Critics called it an unprecedented power grab, because the prime minister and her government traditionally control the agenda. But the votes are nonbinding and only express the will of the House of Commons.
“Clearly, it’s incumbent on the government to listen to what the Commons says,” Health Secretary Matt Hancock told the BBC. “But we can’t pre-commit to following whatever they vote for, because they might vote for something that is completely impractical.”
He added that “the best way through this impasse is the one deal that’s been negotiated with the E.U.”
May, for her part, has objected that the planned votes “overturn the balance of our democratic institutions.”
She noted, too, that the proposals that might be debated — such as a softer Brexit and a Canada-style free trade agreement — have nothing to do with the withdrawal treaty on offer, which is narrowly focused on how Britain leaves the trading bloc and not on the future relationship with Europe. That comes later.
A survey published Tuesday suggested that more than 80 percent of Britons think the government has handled Brexit negotiations badly. It also suggested that 55 percent would now vote to remain in the European Union.
Britain voted to leave by 52 percent to 48 percent in the June 2016 referendum.
Rumors are swirling that May could announce her departure date in the hopes of winning over skeptical Brexiteers who would prefer another prime minister to lead the next phrase of Brexit talks.
Or she could call a general election. Or May could plow on — as she is wont to do — and continue trying to win support for her twice-defeated Brexit deal.
But she has clearly lost some control over Brexit machinery.
On Monday, Parliament voted 329 to 302 to assess support for its own Brexit proposals. May’s dwindling authority took a further hit when 30 members of her Conservative Party rebelled to vote against the government, including three ministers who resigned from their posts.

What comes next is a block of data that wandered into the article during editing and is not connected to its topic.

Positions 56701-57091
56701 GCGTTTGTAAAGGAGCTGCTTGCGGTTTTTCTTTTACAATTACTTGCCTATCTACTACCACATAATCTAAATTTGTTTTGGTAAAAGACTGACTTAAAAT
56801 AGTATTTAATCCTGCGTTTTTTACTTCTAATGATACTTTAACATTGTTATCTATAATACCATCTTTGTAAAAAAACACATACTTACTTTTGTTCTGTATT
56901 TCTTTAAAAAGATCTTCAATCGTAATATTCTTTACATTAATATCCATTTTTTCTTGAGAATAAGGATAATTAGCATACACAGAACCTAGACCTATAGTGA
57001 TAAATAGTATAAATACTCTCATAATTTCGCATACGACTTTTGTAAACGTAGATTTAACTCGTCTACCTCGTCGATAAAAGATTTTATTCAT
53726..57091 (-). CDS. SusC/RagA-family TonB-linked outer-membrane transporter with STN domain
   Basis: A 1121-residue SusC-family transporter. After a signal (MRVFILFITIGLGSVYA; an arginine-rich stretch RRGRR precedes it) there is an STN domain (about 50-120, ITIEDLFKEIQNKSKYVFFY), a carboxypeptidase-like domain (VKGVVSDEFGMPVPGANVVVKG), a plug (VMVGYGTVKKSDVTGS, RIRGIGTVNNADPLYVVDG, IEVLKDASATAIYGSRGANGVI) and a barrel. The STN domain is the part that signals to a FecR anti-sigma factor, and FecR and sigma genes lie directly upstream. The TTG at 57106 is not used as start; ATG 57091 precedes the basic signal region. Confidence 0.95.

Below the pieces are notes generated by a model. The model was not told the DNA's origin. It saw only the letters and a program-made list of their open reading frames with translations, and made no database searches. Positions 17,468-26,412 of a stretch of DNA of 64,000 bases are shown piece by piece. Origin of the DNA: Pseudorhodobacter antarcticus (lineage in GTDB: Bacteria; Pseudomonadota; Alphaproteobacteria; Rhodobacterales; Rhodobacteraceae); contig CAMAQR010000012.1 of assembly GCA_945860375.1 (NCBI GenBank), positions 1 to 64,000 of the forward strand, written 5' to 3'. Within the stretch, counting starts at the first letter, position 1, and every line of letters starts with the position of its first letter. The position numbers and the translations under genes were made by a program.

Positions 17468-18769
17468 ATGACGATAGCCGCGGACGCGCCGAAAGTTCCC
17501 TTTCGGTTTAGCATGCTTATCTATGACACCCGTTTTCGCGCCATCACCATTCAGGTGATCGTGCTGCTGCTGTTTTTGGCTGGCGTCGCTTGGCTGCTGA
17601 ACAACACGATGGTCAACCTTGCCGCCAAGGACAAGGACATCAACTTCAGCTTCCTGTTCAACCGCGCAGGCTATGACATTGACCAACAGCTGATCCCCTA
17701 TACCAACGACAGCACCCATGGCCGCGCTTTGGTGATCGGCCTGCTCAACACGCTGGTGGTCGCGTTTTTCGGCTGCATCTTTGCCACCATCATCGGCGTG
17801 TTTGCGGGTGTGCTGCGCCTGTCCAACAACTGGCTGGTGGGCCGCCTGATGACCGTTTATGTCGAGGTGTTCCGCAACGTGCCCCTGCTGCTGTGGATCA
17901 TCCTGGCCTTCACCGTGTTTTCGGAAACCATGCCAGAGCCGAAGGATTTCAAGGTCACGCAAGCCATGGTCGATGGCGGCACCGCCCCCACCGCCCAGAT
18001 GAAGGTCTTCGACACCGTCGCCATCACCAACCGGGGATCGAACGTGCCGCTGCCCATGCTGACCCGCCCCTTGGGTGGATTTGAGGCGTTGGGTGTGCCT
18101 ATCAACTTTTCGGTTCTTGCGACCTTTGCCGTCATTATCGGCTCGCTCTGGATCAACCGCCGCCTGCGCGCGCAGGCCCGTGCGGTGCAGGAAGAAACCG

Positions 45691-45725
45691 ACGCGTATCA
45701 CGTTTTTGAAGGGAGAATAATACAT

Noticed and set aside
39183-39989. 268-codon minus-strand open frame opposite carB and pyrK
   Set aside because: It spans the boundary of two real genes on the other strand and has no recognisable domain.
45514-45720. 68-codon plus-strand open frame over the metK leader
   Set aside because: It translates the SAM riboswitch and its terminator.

In a resignation letter published on Tuesday, Alistair Burt, a Foreign Office minister, said, “Parliament should seek urgently to resolve the situation by considering alternatives freely, without the instruction of party whips, and Government should adopt any feasible outcome as its own in order to progress matters. I did not believe the Government was prepared to do that, so had to vote to ensure this happens.”
This was supposed to be the week that Britain left the European Union. But since that deadline was punted to least April 12, it seems everything is back on the table from Parliament’s perspective.
It was not yet clear which Brexit options would get a vote. The possibilities could include May’s deal, a Norway-style relationship with the E.U., a second referendum, a Canada-style free trade agreement, a customs union with the E.U., a no-deal Brexit and canceling Brexit altogether.
But there is no guarantee there would be a clear winner.
Some analysts say a Brexit that involved a closer relationship with the E.U. could command a majority in Parliament, but that would be unacceptable to parts of May’s Conservative Party.
It’s possible, however, that the threat of a so-called soft Brexit, or even no Brexit at all, could help to swing the hardcore Brexiteers around to May’s deal.
Jacob Rees-Mogg, an influential Brexiteer, seemed to suggest he could back May’s deal when he tweeted on Tuesday: “The choice seems to be Mrs May’s deal or no Brexit.”
May needs the support of the Brexiteers in her own Conservative party; the Democratic Unionist Party, the small Northern Irish party that props up her government; and probably a number of rebel Labour lawmakers. Currently, the odds are not in her favor.
The DUP showed no signs of budging on Tuesday. Writing in the Daily Telegraph, DUP Brexit spokesman Sammy Wilson said a one-year extension would be preferable to May’s withdrawal agreement, which he claimed doesn’t deliver Brexit.
He wrote: “Surely this is a better strategy than volunteering to be locked into the prison of the withdrawal deal with the cell door key in the pocket of Michel Barnier,” the E.U.’s chief Brexit negotiator.